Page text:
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J Paediatr Child Health. 2017 Sep;53(9):862-869. doi: 10.1111/jpc.13644. Epub 2017 Aug 6.

Perspectives of hospital emergency department staff on trauma-informed care for injured children: An Australian and New Zealand analysis.

Hoysted C1, Babl FE2,3,4,5, Kassam-Adams N6,7, Landolt MA8,9, Jobson L1, Curtis S10,11, Kharbanda AB12,13, Lyttle MD14,15,16, Parri N17,18, Stanley R19,20, Alisic E3,8,21.

Author information

1
School of Psychological Sciences, Monash University, Melbourne, Victoria, Australia.
2
Emergency Department, Royal Children's Hospital, Melbourne, Victoria, Australia.
3
Emergency Research, Murdoch Children's Research Institute, Melbourne, Victoria, Australia.
4
Department of Paediatrics, University of Melbourne, Melbourne, Victoria, Australia.
5
Paediatric Research in Emergency Departments International Collaborative (PREDICT) and the Pediatric Emergency Research Networks (PERN).
6
Center for Injury Research and Prevention, Children's Hospital of Philadelphia, Philadelphia, Pennsylvania, United States.
7
University of Pennsylvania, Philadelphia, Pennsylvania, United States.
8
Department of Psychosomatics and Psychiatry, University Children's Hospital Zurich, Zurich, Switzerland.
9
Division of Child and Adolescent Health Psychology, Department of Psychology, University of Zurich, Zurich, Switzerland.
10
Department of Pediatrics and Emergency Medicine, Women and Children's Health Research Institute, University of Alberta, Edmonton, Alberta, Canada.
11
Pediatric Emergency Research Canada (PERC).
12
Department of Pediatric Emergency Medicine, Children's Hospitals and Clinics of Minnesota, Minneapolis, Minnesota, United States.
13
Pediatric Emergency Medicine Collaborative Research Committee of the American Academy of Pediatrics (PEMCRC).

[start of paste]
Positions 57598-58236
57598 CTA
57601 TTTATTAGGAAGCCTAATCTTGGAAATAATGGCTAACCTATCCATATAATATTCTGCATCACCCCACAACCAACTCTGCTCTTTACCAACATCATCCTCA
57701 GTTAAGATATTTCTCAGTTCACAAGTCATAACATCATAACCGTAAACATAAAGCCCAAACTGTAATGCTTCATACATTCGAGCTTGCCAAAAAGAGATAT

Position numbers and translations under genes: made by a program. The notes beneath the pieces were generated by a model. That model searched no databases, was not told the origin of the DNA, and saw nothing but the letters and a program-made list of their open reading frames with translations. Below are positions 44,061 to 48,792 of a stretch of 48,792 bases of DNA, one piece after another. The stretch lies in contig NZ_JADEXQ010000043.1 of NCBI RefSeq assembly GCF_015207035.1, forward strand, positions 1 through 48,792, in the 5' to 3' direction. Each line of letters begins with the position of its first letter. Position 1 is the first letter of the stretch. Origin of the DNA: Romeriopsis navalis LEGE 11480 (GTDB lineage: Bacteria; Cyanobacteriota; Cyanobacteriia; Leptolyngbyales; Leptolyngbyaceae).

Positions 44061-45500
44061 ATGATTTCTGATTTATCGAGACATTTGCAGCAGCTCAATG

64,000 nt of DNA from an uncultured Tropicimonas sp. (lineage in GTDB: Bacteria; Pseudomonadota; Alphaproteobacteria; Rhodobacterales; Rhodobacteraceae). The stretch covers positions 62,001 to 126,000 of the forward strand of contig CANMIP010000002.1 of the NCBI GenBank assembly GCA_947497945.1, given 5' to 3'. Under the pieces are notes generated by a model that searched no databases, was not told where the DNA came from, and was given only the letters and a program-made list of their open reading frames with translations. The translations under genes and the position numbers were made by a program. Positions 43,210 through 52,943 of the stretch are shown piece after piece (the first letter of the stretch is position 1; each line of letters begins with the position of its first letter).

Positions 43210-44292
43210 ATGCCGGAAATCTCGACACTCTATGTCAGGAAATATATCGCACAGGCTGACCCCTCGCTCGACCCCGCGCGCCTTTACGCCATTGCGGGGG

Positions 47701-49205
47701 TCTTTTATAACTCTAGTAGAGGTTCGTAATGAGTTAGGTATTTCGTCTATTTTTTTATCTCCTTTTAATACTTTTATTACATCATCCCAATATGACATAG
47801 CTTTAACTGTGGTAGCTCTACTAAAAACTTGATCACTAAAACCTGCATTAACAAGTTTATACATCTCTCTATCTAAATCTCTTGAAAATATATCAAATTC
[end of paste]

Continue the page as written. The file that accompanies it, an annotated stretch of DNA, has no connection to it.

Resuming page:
14
Emergency Department, Bristol Royal Hospital for Children, Bristol, United Kingdom.
15
Paediatric Emergency Research in the United Kingdom and Ireland (PERUKI).
16
Faculty of Health and Applied Science, University of the West of England, Bristol, United Kingdom.
17
Department of Emergency Medicine and Trauma Center, Meyer University Children's Hospital, Florence, Italy.
18
Research in European Pediatric Emergency Medicine (REPEM).
19
Department of Emergency Medicine, University of Michigan, Ann Arbor, Michigan, United States.
20
Pediatric Emergency Care Applied Research Network (PECARN).
21
Monash University Accident Research Centre, Monash University, Melbourne, Victoria, Australia.

Abstract

AIM:

To examine Australian and New Zealand emergency department (ED) staff's training, knowledge and confidence regarding trauma-informed care for children after trauma, and barriers to implementation.

METHODS:

ED staff's perspectives on trauma-informed care were assessed using a web-based self-report questionnaire. Participants included 468 ED staff (375 nursing and 111 medical staff) from hospitals in Australia and New Zealand. Data analyses included descriptive statistics, χ2 tests and multiple regressions.

RESULTS:

Over 90% of respondents had not received training in trauma-informed care and almost all respondents (94%) wanted training in this area. While knowledge was associated with a respondent's previous training and profession, confidence was associated with the respondent's previous training, experience level and workplace. Dominant barriers to the implementation of trauma-informed care were lack of time and lack of training.

CONCLUSIONS:

There is a need and desire for training and education of Australian and New Zealand ED staff in trauma-informed care. This study demonstrates that experience alone is not sufficient for the development of knowledge of paediatric traumatic stress reactions and trauma-informed care practices. Existing education materials could be adapted for use in the ED and to accommodate the training preferences of Australian and New Zealand ED staff.

KEYWORDS:

child; emergency service, hospital; mental health; paediatrics; stress disorders, post-traumatic

PMID:
28782226
DOI:
10.1111/jpc.13644
[Indexed for MEDLINE]
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